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I Gave Up Drinking For 100 Days... And Lost 22 Pounds

“I’m never drinking again.”

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What 100 Days Without Alcohol Did To My Body

Instagram: @nickvinckier / Via medium.com

Next to “I’ll start this diet on Monday” and “January 1st I’ll quit smoking”, definitely the three biggest lies we tell ourselves. I myself have gone down those roads before — often enough to know that those are not more than just fibs. After one of those crazy nights where I drank too much, after a holiday season packed with eating greasy goods or during the weeks before New Year’s when everyone’s making up their resolutions. Yet, putting the money where our mouths is, isn’t something we (especially I) do in these cases. Sure, eating healthy food for a couple of weeks, combined with occasionally going to the gym did the job most of the times but the “I’m never drinking again” part after a humongous hanover wasn’t something I could dedicate to for more than two weeks. Up until some time ago. A story about my first #100dayswithoutalcohol ever since I turned 14.

Note: I’m Belgian and in contrast to Americans, we are allowed to drink alcohol at 16 and hard liquor at 18. Teen drinking (below the age of 16) is a regular thing in my country/Europe, although it is forbidden — it became common sense and the government(s) is/are not really doing something about it to change this.

While climbing out of my bed after another two-day hangover, I made up my mind for once and for all: I’m never drinking again. It was the surest thing. It had to stop.

Physically, I felt like a complete disaster while mentally I was as fragile as an eight-year old. At the time being, I was 24 but I rather felt like 40-something and my weeks consisted of 5 days of work, one night of going on the rag and a solid two days of sleep. Enough signs on the wall and as many reasons to draw the line.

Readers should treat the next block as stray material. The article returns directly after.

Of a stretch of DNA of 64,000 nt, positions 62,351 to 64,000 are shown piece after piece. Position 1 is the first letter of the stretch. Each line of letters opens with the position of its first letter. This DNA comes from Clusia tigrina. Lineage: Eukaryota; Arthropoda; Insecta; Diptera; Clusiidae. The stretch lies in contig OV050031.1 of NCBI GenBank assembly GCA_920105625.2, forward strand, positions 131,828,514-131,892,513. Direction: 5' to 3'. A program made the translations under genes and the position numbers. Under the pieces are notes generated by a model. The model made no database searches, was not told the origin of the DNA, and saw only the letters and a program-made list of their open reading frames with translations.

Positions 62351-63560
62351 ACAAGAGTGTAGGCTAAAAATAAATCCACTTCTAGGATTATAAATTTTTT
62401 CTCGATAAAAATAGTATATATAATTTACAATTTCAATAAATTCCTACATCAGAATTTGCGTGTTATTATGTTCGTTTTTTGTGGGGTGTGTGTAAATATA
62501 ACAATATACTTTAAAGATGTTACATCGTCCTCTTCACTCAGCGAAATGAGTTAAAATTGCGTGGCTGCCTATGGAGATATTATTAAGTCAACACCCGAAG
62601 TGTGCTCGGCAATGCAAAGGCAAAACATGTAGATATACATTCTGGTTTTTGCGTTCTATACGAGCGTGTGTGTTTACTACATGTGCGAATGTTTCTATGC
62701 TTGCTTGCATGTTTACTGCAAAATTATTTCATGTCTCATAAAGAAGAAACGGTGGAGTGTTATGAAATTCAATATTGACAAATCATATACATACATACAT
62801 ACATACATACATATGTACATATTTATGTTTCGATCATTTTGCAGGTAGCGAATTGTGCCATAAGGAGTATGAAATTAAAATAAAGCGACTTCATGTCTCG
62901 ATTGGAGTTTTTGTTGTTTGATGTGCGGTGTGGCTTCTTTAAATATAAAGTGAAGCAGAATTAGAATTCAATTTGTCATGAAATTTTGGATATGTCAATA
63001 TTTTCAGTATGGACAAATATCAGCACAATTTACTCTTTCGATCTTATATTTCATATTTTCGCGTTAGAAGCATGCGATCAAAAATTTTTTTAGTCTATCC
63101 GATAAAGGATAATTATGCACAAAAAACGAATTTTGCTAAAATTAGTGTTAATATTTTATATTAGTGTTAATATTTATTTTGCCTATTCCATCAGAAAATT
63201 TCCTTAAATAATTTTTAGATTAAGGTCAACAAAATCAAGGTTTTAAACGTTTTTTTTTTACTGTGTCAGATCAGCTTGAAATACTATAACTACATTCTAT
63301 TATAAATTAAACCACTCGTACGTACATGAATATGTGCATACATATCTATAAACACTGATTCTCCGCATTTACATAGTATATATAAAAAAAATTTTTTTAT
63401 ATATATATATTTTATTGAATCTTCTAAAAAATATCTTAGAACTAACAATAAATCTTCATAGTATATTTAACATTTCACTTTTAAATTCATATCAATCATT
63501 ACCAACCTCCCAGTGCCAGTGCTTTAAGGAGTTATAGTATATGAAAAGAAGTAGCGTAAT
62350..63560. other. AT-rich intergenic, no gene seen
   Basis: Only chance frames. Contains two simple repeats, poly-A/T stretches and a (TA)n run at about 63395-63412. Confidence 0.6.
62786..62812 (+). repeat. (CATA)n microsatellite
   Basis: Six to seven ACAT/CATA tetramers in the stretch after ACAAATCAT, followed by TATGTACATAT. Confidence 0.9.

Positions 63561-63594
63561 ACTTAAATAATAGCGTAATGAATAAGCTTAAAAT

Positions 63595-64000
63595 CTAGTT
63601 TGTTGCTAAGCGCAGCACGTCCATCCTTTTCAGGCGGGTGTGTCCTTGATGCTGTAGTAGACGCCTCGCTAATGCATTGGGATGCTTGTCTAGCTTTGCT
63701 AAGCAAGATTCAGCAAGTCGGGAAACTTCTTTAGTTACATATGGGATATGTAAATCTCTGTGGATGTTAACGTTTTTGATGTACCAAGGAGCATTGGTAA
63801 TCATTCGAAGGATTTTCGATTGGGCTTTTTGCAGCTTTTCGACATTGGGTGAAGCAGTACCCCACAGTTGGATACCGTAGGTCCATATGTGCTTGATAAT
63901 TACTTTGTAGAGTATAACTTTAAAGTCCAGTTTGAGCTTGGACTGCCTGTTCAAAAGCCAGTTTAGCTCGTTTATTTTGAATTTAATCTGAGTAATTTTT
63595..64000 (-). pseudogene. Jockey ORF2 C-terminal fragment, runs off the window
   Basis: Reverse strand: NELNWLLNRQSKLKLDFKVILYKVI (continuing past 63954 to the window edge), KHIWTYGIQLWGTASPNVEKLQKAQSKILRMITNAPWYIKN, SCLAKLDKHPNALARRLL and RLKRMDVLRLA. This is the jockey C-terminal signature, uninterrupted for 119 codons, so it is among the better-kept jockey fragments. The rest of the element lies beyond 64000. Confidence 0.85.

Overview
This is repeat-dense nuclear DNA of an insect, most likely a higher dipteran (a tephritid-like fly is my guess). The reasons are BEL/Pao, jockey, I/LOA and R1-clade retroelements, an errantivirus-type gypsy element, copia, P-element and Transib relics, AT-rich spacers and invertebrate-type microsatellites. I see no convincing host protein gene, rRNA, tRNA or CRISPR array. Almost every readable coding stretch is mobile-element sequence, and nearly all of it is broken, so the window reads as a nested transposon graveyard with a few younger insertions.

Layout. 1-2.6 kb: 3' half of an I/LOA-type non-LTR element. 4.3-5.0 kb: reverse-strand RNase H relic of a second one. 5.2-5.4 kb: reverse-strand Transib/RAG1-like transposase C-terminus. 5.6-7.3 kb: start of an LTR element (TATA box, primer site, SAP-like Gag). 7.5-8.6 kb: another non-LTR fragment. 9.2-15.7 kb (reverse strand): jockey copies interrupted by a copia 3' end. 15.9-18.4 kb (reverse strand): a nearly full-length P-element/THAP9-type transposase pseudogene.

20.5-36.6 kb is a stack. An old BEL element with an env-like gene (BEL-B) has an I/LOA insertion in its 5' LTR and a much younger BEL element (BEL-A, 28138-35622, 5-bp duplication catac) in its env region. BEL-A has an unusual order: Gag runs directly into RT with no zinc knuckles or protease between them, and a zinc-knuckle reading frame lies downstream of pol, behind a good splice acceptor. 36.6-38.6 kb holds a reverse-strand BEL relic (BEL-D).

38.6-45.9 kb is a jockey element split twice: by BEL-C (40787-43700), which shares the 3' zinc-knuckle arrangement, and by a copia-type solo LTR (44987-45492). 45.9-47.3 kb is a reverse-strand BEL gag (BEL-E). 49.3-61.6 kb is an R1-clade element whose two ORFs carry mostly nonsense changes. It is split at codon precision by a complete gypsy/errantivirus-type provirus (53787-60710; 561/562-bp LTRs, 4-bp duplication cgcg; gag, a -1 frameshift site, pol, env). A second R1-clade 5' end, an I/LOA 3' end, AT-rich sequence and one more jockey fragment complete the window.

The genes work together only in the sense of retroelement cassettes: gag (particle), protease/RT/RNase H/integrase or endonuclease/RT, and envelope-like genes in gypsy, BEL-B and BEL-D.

A little math learned me that I had gained 10 years of experience in this (binge) drinking game. If the bells hadn’t rung at that time, when would they have?

It had to be somewhere around the age of 14. My first pint. Dis-gusting! I looked at my best friend at the same time that I gulped my first sip of beer and without exchanging a single word, we were wondering the same thing: “How is it humanly possible that grownups like thís?”

The answer is simple: perseverance. By drinking beer for a long enough time, you get used to the filth that is the taste of hops and malt. But why should a barely 14-year old apply the little perseverance he/she has to ‘learn’ drinking beer? It became clear that the reason is within and around us during my #100dayswithoutalcohol.

As with every challenge, the first hurdle I had to jump was myself. After 100 days this seemed to be the easiest one as well. It’s like starting a diet, a fitness plan or quitting smoking cigarettes. You just need to do it and use all the discipline you have to keep going. It seems though at first, but once you’re getting up to speed, carrying on isn’t that hard.

No, encouraging myself wasn’t the big deal. Fortunately because, in my case, you’re quite on your own, even being looked at like an alien, when you’re not drinking along.

Quitting cigarettes is easier than giving up alcohol

When you’re in a bar (or let’s say everywhere), it’s safer to say that you’ve recently quit smoking than that you have given up the liquor. A friend of mine had ‘successfully ’quit smoking and was received as a true hero, even praised and cheered for his iron will. I, instead, got a quite different treat when I told people that I didn’t drink anymore:

LOL, what a great joke! Beer for ya, Nick?

Oh, so you’re doing this for a bet?

You’ll never make it!

Why!? For God’s sake?

Wow, going out has to be really boring like that?

It’s not that you’re winning something with it, right..

In brief, you’re a loser if you don’t drink along.

And I’m not blaming (most of) them. As a society, we’ve gotten so used to the fact that everyone can and is allowed to drink as much as he/she physically’s able to. A glass of wine for lunch on a Tuesday? Why not! The weekend’s barely over…

Everyone is addicted

As an insider, things didn’t seem as bad as they were. It only struck me, by putting myself out of the regular binge-drinking game, that alcohol has become a regular part of all of our Western society lives and that we’re drinking quite a bunch of it without really being conscious about it.